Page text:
There is usually no place for patriotism in high-end football. The best clubs on the planet have very little connections with their country. Teams like Paris Saint-Germain and Chelsea were bought by foreign billionaires who never thought about the nation or city the club represents. The teams have so many players from so many countries and continents that you sometimes forget where they're from.
But patriotism still exists when it comes to Barcelona. This club is an institution that represents Catalonia. They don't call themselves a Spanish club, and games against Real Madrid aren't just a football rivalry; they put together two completely different ideologies. Two countries collide, even though they aren't officially split. The Catalan people are proud, and they rely on their biggest club to show that pride in the way they play and act. The love Barcelona has for its territory is real, and it shows everywhere.
For a foreign Barça player, patriotism also applies. Neymar Jr. is a proud Brazilian. He loves his country and his level of performance and concentration are always at an all-time high for games in which he represents his nation.
The UEFA Champions League semifinal against Bayern Munich will provide him with an opportunity to wear the Amarelinha underneath the Blaugrana kit, so to speak. Champions League games are a valuable commodity in Brazil, and to watch them you have to sign up for cable network. Brazilian people don't have cable as much as people from the United States, for instance, where that type of TV is just something natural to everyone. For most of the year, a large portion of the population doesn't see Neymar play in La Liga, Copa del Rey or UCL, since they have to pay for it.
But the latter stages of the European Cup are being shown in national television this year, which has been the case for the past three seasons. Globo and Bandeirantes TV, the two biggest television networks in Brazil, are going to broadcast the two clashes, which will give the entire country the opportunity to see their golden boy.
The relationship Brazil has with Neymar is different. The connection they have is something the Argentine people doesn't have with Lionel Messi, for instance. Messi left his country so young that the nation couldn't see him shine within the confines of their domestic competition, so they didn't feel as strongly about him as they should. This guy is the best player ever, and he's more beloved in Catalonia than he is in Argentina. Which has changed lately since the Argentine people began to take ownership of their guy, but the truth is every football fan has once thought that Messi was Spanish.
That's not the case with Neymar. Brazil saw him grow into one of the best players on the planet in their country. Santos FC games were nationally televised, and all 200 million Brazilians fell in love with that happy and bold kid who dribbled his way into stardom. Neymar is the biggest sporting superstar since Ayrton Senna, a Formula 1 driver that became the reason why Brazilians sat in front of the TV set every Sunday morning. Senna is an untouchable legend in this country, and his passing during a race is still one of the saddest moments the nation has ever experienced.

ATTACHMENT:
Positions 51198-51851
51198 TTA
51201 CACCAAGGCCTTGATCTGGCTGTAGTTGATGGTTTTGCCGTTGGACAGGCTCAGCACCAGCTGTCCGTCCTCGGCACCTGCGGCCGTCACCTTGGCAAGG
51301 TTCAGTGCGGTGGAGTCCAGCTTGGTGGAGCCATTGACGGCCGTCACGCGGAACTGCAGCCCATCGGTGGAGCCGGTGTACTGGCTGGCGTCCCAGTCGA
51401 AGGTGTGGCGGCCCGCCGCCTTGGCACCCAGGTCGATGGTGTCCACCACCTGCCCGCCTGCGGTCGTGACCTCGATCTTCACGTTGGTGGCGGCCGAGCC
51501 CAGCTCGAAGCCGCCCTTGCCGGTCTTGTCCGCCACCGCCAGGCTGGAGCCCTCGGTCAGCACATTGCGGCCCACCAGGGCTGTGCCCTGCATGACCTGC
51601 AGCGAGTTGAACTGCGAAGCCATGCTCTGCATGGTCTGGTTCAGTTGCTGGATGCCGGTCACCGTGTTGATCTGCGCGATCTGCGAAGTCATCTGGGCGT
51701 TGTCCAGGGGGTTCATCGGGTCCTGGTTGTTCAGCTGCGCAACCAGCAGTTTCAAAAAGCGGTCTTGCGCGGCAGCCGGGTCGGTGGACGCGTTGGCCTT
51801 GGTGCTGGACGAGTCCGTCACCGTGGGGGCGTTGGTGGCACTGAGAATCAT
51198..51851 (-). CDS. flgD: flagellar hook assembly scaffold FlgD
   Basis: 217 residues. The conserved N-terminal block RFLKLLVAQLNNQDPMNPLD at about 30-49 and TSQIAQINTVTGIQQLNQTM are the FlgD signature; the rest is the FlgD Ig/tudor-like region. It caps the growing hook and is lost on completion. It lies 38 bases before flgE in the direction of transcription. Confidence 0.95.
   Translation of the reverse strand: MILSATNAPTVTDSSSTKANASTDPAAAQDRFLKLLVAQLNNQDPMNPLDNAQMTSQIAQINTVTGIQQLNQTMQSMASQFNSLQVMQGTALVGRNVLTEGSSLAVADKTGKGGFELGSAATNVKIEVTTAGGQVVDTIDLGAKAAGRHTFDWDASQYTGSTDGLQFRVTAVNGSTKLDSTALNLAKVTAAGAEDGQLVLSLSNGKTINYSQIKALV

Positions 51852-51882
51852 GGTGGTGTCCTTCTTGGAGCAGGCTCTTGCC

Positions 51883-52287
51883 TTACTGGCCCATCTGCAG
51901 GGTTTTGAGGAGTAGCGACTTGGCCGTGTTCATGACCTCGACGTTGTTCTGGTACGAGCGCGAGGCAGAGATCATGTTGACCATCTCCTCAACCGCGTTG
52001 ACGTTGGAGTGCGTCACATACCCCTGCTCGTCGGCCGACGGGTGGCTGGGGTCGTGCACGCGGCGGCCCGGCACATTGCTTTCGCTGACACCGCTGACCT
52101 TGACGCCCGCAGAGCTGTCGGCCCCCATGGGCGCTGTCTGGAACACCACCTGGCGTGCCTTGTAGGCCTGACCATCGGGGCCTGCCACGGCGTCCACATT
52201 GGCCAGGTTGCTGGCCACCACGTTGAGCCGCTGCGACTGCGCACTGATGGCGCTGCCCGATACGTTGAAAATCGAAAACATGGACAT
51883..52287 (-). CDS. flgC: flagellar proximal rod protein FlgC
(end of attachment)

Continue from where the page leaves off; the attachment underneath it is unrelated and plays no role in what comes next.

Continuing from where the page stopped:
I live in Brazil, and what I see is a country divided. The ones who have to work like crazy just to buy dinner (like 90% of the population) resent the ones who live a more comfortable life without much effort. The corruption in politics and the unstoppable rise in violence saddens this hard-working nation that needs to fight everyday for a reason to smile.
The only thing that truly unites the Brazilian people is the sport they grew up loving. They truly live vicariously through their football team's success. If Brazil wins, we're happy. If Brazil loses, the country cries. You can imagine what happened when Germany beat us 7-1 in the World Cup.
Right now, the people are skeptical towards their national team. But the one guy they tune in to see play is Neymar. He is literally the reason why we watch Brazil matches now. We don't care about the other ten guys on the field; as long as Neymar is playing, we're watching.
Brazilians are invested in what Neymar is doing in Barcelona. The sports shows always highlight what's happening in Catalunya, and every Neymar goal is replayed, and replayed, and replayed...
Starting on May 6th, when the whole nation sits in front of their television sets to watch Barça vs Bayern, they won't give a damn about Pep Guardiola's return, how good these two teams are, the treble or Messi and Suárez. Neymar will be the needle-mover. Brazil loves his kid. The kid loves his country. It's a unique bond, that not a lot of people understand. But it exists. Neymar unites this country like nothing else does. After two games, he may or may not make us smile. But you better be damn certain that all 200 million of us will watch it.